Influenced by Stoller’s (1968) claim that extremely feminine boys did not experience internalized conflict - and thus were not amenable to psychoanalysis - Green et al. (1972) developed a more eclectic and multimodal approach to the psychotherapy of boys with GID. The therapeutic approach of Green et al. (1972) had four stated objectives: 1) developing a relationship of “trust and affection” between the boy and a male therapist, 2) heightening parental concern regarding the boy’s femininity, 3) increasing the father’s involvement in the boy’s life, and 4) sensitizing the parents to the dynamics of their own relationship in order to alter the mother-son overcloseness and the father’s peripheral role in the family. The aim of the therapy was intended to help feminine boys “understand” the motives for their cross-gender behavior and to indicate to such boys that being masculine is “good.” Thus, approval was given for “any signs of masculinity” in either overt behavior or fantasy.
Sex of the Therapist
A “technical” question that often is asked in the psychotherapy of children with GID is whether the therapist’s sex should match that of the child. It has been argued that male therapists would be most therapeutic for boys with GID, because the close relationships of such children have usually been with women. Similarly, it has been argued that female therapists would be best for girls with GID, whose normal feminine identification with the mother has been impaired by the mother’s depression and by her devaluation of her own femininity.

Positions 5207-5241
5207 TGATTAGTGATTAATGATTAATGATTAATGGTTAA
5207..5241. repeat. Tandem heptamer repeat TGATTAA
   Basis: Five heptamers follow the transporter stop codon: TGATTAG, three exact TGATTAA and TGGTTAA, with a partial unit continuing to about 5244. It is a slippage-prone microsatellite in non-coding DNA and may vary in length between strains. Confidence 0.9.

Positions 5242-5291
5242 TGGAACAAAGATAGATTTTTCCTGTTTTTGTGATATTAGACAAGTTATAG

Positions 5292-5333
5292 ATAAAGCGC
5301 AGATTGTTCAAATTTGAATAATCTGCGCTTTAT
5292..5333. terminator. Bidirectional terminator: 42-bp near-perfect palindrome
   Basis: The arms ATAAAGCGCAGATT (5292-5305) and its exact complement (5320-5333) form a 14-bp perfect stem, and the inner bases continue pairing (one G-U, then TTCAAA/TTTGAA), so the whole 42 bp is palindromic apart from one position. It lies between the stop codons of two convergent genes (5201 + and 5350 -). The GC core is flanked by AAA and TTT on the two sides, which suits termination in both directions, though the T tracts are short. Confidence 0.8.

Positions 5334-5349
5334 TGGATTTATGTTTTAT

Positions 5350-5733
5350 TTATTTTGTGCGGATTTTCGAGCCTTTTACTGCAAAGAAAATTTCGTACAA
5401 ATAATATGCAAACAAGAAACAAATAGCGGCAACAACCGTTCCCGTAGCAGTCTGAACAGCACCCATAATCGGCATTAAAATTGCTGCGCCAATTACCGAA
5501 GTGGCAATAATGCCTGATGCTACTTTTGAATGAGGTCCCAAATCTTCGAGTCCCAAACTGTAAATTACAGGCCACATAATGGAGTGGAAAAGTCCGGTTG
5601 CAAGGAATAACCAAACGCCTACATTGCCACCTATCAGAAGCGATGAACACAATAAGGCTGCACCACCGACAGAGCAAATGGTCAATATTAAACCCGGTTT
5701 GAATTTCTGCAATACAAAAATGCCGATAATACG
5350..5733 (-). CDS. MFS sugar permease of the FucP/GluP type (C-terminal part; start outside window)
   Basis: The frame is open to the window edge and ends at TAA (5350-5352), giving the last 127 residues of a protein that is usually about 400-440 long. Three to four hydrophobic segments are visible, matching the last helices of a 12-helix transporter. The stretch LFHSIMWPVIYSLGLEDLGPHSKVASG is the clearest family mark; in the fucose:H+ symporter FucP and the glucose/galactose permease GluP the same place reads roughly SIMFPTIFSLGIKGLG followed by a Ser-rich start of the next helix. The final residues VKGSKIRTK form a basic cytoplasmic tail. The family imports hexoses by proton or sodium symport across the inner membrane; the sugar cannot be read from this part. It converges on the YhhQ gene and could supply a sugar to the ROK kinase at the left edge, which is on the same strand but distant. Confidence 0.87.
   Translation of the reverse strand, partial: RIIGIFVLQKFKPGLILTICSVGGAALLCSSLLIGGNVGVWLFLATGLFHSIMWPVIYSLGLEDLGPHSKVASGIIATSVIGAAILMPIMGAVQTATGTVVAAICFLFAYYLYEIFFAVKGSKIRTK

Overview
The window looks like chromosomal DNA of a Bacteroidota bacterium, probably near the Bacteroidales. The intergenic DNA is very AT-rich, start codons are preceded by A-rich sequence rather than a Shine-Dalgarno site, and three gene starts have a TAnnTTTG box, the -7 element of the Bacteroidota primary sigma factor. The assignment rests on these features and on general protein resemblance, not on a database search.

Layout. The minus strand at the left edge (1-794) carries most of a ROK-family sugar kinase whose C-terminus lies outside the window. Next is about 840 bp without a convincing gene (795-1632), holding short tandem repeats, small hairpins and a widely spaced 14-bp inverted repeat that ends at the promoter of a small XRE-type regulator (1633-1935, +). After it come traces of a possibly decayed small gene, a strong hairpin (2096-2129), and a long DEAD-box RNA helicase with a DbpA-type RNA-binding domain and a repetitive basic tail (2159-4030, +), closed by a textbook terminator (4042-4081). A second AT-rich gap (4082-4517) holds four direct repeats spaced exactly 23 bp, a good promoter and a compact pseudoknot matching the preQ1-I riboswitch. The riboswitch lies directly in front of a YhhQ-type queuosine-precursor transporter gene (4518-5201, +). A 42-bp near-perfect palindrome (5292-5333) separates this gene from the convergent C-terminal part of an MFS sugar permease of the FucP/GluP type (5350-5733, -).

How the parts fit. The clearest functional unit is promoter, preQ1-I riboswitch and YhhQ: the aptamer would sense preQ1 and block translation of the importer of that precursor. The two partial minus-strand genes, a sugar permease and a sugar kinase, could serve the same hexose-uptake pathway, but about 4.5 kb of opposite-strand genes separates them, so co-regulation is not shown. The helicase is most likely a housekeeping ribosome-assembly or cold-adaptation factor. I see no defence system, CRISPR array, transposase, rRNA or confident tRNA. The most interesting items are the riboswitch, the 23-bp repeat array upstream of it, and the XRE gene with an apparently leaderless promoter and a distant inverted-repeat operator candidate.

The foregoing arguments seem plausible; however, it could also be argued that an opposite-sex therapist has the potential to “correct” distortions that have developed in the child’s relationship with his or her opposite-sex parent. In any case, there have been no systematic studies demonstrating that the sex of the therapist makes any difference, and the most important qualification of the therapist is probably that he or she feel comfortable with the content issues arising in the treatment of children with GID.
An overall examination of the available case reports suggests that psychotherapy, like behavior therapy, does have some beneficial influence on the sex-typed behavior of children with GID. However, the effectiveness of psychoanalytic psychotherapy, like that of behavior therapy, has never been demonstrated in an outcome study comparing children randomly assigned to treated and untreated conditions. Moreover, many of the cases cited above did not consist solely of psychoanalytic treatment of the child. The parents were often also in therapy, and, in some of the cases, the child was an inpatient and thus exposed to other interventions. It is impossible to disentangle these other potential therapeutic influences from the effect of the psychotherapy alone.
What do we know about the long-term outcome of children with GID treated with psychotherapy techniques? Again, not very much. There has been very little in the way of published long-term follow-up reports assessing gender identity, sexual orientation, and general adaptive functioning.
Revision date: June 11, 2011
Last revised: by Janet A. Staessen, MD, PhD